March 11, 2012


by Johnny

Queenstown would have to rank as one of our favorite places we’ve been in New Zealand even without the added bonus of getting to spend time with my brother.  It’s such a cool place.  There’s an energetic buzz and social vibe in Queenstown that’s been lacking in some of the other New Zealand spots we’ve been.  Plus, the setting is incredible.  The cafes, restaurants and bars are full of people sharing laughs and beers and stories from their morning’s hike, bike ride or other adventure.  The beaches and parks are full of people picnicking and playing frisbee while street musicians play nearby.  We spent five nights in Queenstown and easily could’ve spent more…especially since the house we rented was directly on Lake Wakatipu with incredible views of The Remarkables.  Some highlights from a great stay in Queenstown: stopping for an infamous Fergburger on the way into town, daily walks through the Queenstown Gardens, riding the Skyline Gondola to Bob’s Peak and watching the paragliders, pizza and beers with Jay and Vaughan at The Cow, day trips to historic Arrowtown and Gibbston Valley…and of course being treated like royalty by Jay.

First stop…Fergburger! Our first meal in our house…what a view!
Our house from the back… …and the front
Lake Wakatipu on our doorstep Ladies on the lake
Our view was like living inside a painting
We spent a lot of time in the Queenstown Gardens Our daily commute to town
View towards Queenstown from the gardens
Queenstown beach An ideal setting for a town
Susan and Big Pete high above Queenstown after riding the Skyline Gondola
Off he goes Weeeee!
 Lakeside piano serenade at sunset
Special pie for a special guy
Bros Dudes
Historic Arrowtown Arrowtown charm
Anna’s Graceland…Chard Farm Chard Farm tasting room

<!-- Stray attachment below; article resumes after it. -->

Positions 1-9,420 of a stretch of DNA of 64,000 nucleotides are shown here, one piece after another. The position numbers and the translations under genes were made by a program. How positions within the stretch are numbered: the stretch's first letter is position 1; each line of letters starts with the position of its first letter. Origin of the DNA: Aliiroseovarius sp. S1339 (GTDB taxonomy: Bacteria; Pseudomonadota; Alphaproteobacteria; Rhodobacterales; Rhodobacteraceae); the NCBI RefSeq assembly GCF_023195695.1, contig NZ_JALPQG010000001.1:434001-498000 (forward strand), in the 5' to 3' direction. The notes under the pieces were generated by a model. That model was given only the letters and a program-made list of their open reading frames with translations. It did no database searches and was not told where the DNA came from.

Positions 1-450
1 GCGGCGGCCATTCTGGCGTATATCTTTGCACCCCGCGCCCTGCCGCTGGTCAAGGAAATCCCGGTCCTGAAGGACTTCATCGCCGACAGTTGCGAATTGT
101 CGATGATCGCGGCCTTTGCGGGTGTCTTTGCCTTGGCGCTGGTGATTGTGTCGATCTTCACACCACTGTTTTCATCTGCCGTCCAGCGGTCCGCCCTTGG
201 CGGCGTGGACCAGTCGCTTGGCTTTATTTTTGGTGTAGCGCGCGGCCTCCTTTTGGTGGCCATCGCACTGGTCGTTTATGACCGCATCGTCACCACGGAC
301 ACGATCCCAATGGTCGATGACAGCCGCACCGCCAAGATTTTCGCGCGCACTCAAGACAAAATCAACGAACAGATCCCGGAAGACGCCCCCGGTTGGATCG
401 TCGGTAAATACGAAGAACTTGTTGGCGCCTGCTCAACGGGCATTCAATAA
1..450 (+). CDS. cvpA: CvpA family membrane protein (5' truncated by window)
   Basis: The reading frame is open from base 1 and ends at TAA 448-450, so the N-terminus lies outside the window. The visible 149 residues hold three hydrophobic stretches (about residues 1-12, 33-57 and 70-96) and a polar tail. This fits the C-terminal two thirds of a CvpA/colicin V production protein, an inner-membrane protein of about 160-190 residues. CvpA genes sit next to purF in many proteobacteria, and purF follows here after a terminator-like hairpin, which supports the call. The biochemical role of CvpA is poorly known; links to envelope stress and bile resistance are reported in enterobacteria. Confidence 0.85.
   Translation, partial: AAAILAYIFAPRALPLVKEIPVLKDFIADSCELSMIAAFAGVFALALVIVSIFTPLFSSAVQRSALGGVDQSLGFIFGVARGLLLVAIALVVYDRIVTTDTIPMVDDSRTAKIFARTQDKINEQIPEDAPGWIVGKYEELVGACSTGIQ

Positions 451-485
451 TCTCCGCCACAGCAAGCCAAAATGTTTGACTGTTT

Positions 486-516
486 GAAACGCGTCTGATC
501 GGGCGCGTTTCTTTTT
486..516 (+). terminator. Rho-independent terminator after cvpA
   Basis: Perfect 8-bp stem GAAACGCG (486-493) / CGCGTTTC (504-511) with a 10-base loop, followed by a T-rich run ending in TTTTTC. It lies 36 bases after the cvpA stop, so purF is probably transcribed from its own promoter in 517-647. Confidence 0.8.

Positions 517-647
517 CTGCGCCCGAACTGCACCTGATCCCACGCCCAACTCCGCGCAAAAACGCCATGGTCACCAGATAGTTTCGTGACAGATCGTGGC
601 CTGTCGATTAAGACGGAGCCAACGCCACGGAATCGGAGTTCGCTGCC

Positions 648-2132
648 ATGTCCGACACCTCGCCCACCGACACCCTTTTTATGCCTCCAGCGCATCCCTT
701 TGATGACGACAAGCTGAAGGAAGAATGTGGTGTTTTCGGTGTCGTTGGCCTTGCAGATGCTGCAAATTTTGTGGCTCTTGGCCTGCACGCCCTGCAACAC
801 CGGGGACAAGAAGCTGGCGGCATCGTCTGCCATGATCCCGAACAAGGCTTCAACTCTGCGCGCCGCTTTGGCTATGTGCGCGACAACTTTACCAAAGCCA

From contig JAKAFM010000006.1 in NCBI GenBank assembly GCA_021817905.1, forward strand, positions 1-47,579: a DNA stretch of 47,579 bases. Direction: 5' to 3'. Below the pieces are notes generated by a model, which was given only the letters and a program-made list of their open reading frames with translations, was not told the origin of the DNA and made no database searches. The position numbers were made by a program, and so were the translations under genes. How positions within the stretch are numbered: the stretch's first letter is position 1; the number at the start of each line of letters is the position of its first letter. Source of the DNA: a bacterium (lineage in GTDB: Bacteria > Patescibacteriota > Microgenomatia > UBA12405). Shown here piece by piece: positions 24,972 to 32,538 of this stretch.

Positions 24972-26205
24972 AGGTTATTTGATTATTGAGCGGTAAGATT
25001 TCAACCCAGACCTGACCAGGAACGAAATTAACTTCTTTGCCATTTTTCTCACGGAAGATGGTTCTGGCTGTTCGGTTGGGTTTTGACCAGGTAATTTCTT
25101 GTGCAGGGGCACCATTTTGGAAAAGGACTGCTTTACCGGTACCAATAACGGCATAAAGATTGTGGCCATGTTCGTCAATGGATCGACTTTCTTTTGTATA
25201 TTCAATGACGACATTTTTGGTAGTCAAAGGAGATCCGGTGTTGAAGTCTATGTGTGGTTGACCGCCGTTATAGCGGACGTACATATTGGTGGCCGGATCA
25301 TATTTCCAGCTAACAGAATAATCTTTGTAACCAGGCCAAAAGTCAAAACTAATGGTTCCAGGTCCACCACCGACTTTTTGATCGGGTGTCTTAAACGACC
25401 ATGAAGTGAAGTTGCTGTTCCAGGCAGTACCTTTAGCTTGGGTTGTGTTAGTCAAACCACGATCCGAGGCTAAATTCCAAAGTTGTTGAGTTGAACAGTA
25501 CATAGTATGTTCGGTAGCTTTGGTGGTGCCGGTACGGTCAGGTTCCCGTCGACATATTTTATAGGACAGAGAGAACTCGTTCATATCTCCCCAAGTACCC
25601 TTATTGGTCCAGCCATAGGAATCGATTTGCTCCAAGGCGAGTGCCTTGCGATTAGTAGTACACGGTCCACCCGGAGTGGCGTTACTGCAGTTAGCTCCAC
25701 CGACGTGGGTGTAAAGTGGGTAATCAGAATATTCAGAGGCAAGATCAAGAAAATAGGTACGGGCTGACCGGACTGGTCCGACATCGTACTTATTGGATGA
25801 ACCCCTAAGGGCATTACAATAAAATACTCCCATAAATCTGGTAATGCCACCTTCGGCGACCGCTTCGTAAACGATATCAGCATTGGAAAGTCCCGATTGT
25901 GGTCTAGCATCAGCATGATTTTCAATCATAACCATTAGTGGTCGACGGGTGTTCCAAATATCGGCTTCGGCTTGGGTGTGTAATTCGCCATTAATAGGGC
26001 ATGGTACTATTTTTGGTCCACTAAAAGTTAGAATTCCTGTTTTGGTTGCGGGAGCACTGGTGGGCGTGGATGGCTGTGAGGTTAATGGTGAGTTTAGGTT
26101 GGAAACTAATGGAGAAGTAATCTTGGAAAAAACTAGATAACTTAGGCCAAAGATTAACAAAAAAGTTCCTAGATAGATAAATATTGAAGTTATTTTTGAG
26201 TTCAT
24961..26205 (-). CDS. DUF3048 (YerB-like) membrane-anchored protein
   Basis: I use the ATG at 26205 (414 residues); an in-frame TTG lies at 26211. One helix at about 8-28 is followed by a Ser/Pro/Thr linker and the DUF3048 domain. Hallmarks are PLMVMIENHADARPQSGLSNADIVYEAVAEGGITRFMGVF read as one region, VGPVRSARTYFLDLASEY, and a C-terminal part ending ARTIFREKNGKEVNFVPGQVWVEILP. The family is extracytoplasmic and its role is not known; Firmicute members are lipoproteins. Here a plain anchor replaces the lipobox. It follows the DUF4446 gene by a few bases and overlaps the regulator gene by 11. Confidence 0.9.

The vineyards at Chard Farm
Watching the bungy jumpers at Kawarau Bridge Bungeeeee!
Bye, Queenstown…we’ll miss you
March 8, 2012

Good Eats

by Anna


While being in such close proximity to Chef Jay during our stay in Queenstown, there was no lack of good eating to be had! On his day off Jay graciously invited us over to his new “cottage in the countryside” for dinner. After a quick stop to check out the quaintly-preserved mining town of Arrowtown on the way, we drove further into the hillsides and sheep pastures, past a hand-written sign advertising “Horse Poo” and down a narrow dirt track to Jay’s place. His new ‘bachelor pad’ that he’s sharing with his friend Vaughan could seriously be in the pages of Town & Country magazine. The most picturesque little cottage greeted us, surrounded by green rolling hills, sheep and the jagged peaks of ‘The Remarkables’ in the distance. Jay, being the debonaire host that he is, had even put bouquets of wildflowers on the table to welcome us. We had such a wonderful afternoon, enjoying the sunshine and some bottles of Amisfield wine, while Jay brought us smoked salmon with cucumbers and dill yogurt on baguettes…I LOVE having a chef in the family! Following the appetizers Jay presented the main course of lamb with roasted vegetables…yum! Everyone oohed and aahhed over every bite, and there was not a single drop left of sauce or lamb when we were finished. We could have stayed all night, but alas, we had to head home before the dirt roads got too dark…plus, we didn’t want to put the neighboring sheep in jeopardy of being in Big Red’s way.

Jay’s new home
The Remarkables in the distance Jay’s “backyard”
Bouquets of wildflowers made it all the more charming
The chef’s notes The chef’s bounty
Clearly, I was having an awful time!
Jay prepares smoked salmon appetizers Jay and Vaughan hard at work
Mouth-watering lamb with roasted veggies
Enjoying the sunshine Great food + great company = happy people